Most of us have either asked (or, hands up, guessed our way through the process) of how to clean walls before painting them. So we're here to strip back the confusion and explain exactly what it is you need to do to make sure your walls are perfectly clean before you get daubing your new colour choice all over.
When it comes to painting walls the best way you can achieve success is by prepping the base before anything else. Here's how to achieve the level of clean you need.
How to clean walls before painting
If you've never painted your walls before, or haven't ever got quite the results you've been hoping for, a key step is knowing how to clean walls before painting, as it can affect the application process as well as the final look.
'It’s important to clean your walls before you paint, as there could be dirt or dust on the wall that can make the paint clump when applied to the walls,' explains paint and interiors expert Sarah Lloyd, from Valspar Paint.
'Dust and dirt can also prevent the paint from sticking to the wall as well as it should. The more care you put into preparation, the better your finish will be.' Now let's discover the best way to do this...
1. Prepare the room
Firstly, you'll need to prepare the room where the walls are being painted.
'You will need to begin by removing as much furniture as possible and also covering any furniture that remains in the room,' advises Pat Gilham paint and decoratong expert at MyJobQuote.co.uk. 'hen also cover the floors and skirting boards to protect them.'
2. Dust the walls
As with cleaning anywhere else in the home, when it comes with how to clean walls before painting you need to remove any dust or cobwebs from the surface.
A simple duster will do the trick, just make sure there are no outstanding bits of dusty debris before you add in liquid.
3. Wipe the walls
The next stage is to give the walls a good wipe down. 'Use a large sponge and soapy water to wipe down the walls to get them completely clean,' says Sarah.
As for what kind of soap to use? Professional decorators from all over swear by sugar soap, which is a mild detergent which, contrary to its name, doesn't contain any sugar and is instead called so due to it looking like sugar when seen in its powdered form (you can buy it dried or in concentrated liquid forms).
'Sugar soap is the perfect solution to clean your walls,' says Sarah. 'Sugar soap is magic as it can cut through grease, dirt, sticky patches… pretty much anything!'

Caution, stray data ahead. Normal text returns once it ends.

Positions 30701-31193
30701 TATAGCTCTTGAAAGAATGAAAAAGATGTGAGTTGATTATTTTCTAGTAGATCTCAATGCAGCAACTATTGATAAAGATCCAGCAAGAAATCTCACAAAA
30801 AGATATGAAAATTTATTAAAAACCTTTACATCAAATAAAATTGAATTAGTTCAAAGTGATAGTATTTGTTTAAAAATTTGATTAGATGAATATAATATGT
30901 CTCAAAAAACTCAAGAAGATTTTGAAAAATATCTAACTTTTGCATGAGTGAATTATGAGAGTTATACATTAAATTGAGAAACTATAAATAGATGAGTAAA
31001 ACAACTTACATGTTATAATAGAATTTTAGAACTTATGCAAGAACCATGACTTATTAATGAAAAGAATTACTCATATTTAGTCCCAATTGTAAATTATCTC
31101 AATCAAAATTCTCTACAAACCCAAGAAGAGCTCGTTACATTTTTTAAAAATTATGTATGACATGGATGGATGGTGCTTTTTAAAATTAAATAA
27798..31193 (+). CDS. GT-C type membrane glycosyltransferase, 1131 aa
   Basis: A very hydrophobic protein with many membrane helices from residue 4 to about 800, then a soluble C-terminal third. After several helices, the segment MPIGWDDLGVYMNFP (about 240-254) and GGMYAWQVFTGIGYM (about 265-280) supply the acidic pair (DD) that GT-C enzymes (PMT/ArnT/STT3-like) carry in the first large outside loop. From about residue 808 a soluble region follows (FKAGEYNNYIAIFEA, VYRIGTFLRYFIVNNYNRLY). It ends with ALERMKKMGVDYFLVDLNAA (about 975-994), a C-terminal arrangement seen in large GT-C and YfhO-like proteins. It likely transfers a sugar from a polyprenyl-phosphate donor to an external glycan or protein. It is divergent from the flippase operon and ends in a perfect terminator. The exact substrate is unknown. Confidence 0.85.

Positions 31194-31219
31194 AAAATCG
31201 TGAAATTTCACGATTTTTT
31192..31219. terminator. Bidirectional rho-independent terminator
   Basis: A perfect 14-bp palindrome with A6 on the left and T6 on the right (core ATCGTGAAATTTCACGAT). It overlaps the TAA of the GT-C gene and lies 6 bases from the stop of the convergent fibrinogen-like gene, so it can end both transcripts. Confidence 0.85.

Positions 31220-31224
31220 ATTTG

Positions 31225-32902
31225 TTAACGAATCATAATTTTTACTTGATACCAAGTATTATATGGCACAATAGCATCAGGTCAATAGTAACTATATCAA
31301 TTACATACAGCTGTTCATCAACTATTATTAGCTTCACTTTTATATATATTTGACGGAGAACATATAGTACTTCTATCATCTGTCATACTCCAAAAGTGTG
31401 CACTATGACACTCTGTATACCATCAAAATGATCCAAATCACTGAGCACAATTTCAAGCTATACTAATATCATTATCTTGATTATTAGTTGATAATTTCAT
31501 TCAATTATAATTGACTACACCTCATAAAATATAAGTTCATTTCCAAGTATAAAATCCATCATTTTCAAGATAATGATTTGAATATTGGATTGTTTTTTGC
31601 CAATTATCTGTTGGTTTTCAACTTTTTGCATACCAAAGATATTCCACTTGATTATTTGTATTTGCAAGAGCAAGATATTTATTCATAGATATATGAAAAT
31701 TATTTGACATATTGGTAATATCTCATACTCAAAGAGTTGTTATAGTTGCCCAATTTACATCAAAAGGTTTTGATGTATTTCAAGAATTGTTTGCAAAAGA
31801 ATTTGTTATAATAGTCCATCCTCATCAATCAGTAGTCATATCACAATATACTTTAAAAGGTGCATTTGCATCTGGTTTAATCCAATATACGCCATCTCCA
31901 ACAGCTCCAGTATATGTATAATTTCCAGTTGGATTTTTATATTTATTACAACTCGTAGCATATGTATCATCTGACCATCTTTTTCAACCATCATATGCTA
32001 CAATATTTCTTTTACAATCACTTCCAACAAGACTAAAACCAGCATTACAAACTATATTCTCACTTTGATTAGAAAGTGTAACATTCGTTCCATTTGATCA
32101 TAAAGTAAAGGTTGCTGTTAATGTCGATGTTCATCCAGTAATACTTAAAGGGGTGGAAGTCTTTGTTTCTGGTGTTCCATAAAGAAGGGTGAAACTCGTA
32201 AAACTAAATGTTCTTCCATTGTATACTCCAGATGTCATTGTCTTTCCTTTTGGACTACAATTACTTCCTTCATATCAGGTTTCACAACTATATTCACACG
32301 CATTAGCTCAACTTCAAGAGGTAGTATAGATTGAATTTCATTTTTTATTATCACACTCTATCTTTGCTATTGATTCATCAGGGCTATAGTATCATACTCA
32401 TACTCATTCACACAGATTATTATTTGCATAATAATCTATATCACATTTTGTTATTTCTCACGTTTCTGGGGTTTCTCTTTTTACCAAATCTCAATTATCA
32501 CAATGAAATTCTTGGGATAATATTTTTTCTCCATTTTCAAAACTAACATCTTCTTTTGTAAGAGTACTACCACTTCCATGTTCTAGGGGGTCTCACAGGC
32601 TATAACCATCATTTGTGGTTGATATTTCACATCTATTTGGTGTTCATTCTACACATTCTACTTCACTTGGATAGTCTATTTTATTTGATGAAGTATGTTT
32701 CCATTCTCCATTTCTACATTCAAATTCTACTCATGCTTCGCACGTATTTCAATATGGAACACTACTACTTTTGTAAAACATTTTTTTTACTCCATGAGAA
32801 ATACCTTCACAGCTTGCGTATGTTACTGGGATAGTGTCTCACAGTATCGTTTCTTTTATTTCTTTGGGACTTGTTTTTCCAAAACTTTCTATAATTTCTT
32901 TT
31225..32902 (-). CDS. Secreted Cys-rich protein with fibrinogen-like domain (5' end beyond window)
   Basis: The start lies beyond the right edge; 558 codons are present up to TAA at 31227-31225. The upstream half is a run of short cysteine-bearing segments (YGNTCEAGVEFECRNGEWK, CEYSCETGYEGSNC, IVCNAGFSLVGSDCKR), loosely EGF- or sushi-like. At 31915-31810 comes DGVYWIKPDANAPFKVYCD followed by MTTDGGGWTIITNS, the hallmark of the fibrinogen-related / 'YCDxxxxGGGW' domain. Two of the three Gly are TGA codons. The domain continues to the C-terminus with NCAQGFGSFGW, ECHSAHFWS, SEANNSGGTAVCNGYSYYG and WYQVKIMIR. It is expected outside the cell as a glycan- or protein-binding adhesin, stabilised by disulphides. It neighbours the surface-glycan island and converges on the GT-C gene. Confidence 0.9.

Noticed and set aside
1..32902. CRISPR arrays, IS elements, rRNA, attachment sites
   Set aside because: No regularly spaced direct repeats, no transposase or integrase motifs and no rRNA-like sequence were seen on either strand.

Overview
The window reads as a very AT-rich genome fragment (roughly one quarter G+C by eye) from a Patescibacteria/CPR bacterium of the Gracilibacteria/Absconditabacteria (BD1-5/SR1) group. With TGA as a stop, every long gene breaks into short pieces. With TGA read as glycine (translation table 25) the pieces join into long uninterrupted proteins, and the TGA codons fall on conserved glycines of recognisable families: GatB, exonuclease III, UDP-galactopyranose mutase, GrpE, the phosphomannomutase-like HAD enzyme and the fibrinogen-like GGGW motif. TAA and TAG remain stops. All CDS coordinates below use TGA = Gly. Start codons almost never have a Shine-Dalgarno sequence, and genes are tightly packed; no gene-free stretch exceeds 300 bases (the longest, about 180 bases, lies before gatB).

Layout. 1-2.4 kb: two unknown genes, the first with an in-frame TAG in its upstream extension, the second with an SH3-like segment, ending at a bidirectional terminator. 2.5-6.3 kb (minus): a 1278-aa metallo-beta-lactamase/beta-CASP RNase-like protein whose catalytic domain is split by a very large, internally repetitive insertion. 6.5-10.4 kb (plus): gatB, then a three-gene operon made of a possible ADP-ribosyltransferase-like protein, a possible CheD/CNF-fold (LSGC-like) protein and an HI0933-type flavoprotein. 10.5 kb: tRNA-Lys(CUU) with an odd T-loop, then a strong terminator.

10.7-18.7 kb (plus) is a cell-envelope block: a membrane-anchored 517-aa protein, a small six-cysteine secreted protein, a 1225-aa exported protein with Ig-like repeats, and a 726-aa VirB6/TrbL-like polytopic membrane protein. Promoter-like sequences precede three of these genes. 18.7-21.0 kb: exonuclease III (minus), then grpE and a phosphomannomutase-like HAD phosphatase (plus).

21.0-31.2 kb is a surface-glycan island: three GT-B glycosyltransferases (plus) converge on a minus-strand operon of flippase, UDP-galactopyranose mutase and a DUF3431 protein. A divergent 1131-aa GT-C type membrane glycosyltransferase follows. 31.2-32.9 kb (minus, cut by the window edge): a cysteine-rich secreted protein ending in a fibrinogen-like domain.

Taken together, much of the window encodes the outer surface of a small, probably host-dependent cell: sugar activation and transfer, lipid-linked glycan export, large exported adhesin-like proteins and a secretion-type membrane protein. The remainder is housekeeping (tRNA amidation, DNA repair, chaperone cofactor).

'Even if you can’t see any obvious bits of dirt, you’d be surprised how it can accumulate over time so you should always use sugar soap. All you need to do is spray it on the surface and give it a scrub.'
4. Wash off the soap
The next step is to remove any excess soap from the walls.
'Use some clean water to wash it off,' says Sarah. 'If you don’t wash it off, you’ll be left with a film of sugar soap that stops the paint from sticking properly, leaving you with a poor finish.'
'Be careful not to get the walls too wet as you want to avoid damaging the surface,' adds Pat. 'The aim here is to get a clean smooth surface for painting over.'
5. Leave to dry
Before you can get priming and painting you do need to ensure the walls are fully dried.
'Leave the walls to completely dry before you begin the paint job,' advises decorating expert Pat. 'This may take several hours so it’s best to wash the walls a day or two before you plan on painting them.'
What can I use instead of sugar soap
Although sugar soap really is the wonder product for how to clean walls before painting, there are other solutions available.
One option is to use white vinegar in a 1:1 ratio with water. Alternatively, good old washing up liquid should do the job.
'If you’re unable to use sugar soap, then a little drop of washing up liquid in warm water is also a good alternative to clean the walls,' agrees paint expert Sarah.
While cleaning your surface may not seem necessary if there's no visible dirt, it really will make all the difference to the final result. And with just a little bit of elbow grease and one wonder product, the job will be done in no time.
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Thea Babington-Stitt is the Assistant Editor for Ideal Home. Thea has been working across some of the UK’s leading interiors titles for nearly 10 years.
She started working on these magazines and websites after graduating from City University London with a Masters in Magazine Journalism. Before moving to Ideal Home, Thea was News and Features Editor at Homes & Gardens, LivingEtc and Country Homes & Interiors.
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